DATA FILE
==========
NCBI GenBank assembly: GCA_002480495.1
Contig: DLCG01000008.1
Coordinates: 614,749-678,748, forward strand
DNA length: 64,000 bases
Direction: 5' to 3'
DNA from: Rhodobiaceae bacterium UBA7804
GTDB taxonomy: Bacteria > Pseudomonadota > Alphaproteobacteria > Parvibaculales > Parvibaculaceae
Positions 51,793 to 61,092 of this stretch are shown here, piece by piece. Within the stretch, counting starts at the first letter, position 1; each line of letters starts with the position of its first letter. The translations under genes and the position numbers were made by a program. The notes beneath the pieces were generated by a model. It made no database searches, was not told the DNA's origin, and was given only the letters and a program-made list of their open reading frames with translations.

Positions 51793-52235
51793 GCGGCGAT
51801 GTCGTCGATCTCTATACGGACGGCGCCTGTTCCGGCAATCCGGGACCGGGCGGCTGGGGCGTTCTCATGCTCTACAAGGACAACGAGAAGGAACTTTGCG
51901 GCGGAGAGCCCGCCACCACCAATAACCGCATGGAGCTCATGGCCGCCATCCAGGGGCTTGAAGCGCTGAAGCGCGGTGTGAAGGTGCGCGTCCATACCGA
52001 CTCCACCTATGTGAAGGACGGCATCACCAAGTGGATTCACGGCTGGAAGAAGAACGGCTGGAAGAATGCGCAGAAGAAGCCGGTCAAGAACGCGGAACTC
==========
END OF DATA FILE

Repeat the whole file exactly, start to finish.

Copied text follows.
NCBI GenBank assembly: GCA_002480495.1
Contig: DLCG01000008.1
Coordinates: 614,749-678,748, forward strand
DNA length: 64,000 bases
Direction: 5' to 3'
DNA from: Rhodobiaceae bacterium UBA7804
GTDB taxonomy: Bacteria > Pseudomonadota > Alphaproteobacteria > Parvibaculales > Parvibaculaceae
Positions 51,793 to 61,092 of this stretch are shown here, piece by piece. Within the stretch, counting starts at the first letter, position 1; each line of letters starts with the position of its first letter. The translations under genes and the position numbers were made by a program. The notes beneath the pieces were generated by a model. It made no database searches, was not told the DNA's origin, and was given only the letters and a program-made list of their open reading frames with translations.

Positions 51793-52235
51793 GCGGCGAT
51801 GTCGTCGATCTCTATACGGACGGCGCCTGTTCCGGCAATCCGGGACCGGGCGGCTGGGGCGTTCTCATGCTCTACAAGGACAACGAGAAGGAACTTTGCG
51901 GCGGAGAGCCCGCCACCACCAATAACCGCATGGAGCTCATGGCCGCCATCCAGGGGCTTGAAGCGCTGAAGCGCGGTGTGAAGGTGCGCGTCCATACCGA
52001 CTCCACCTATGTGAAGGACGGCATCACCAAGTGGATTCACGGCTGGAAGAAGAACGGCTGGAAGAATGCGCAGAAGAAGCCGGTCAAGAACGCGGAACTC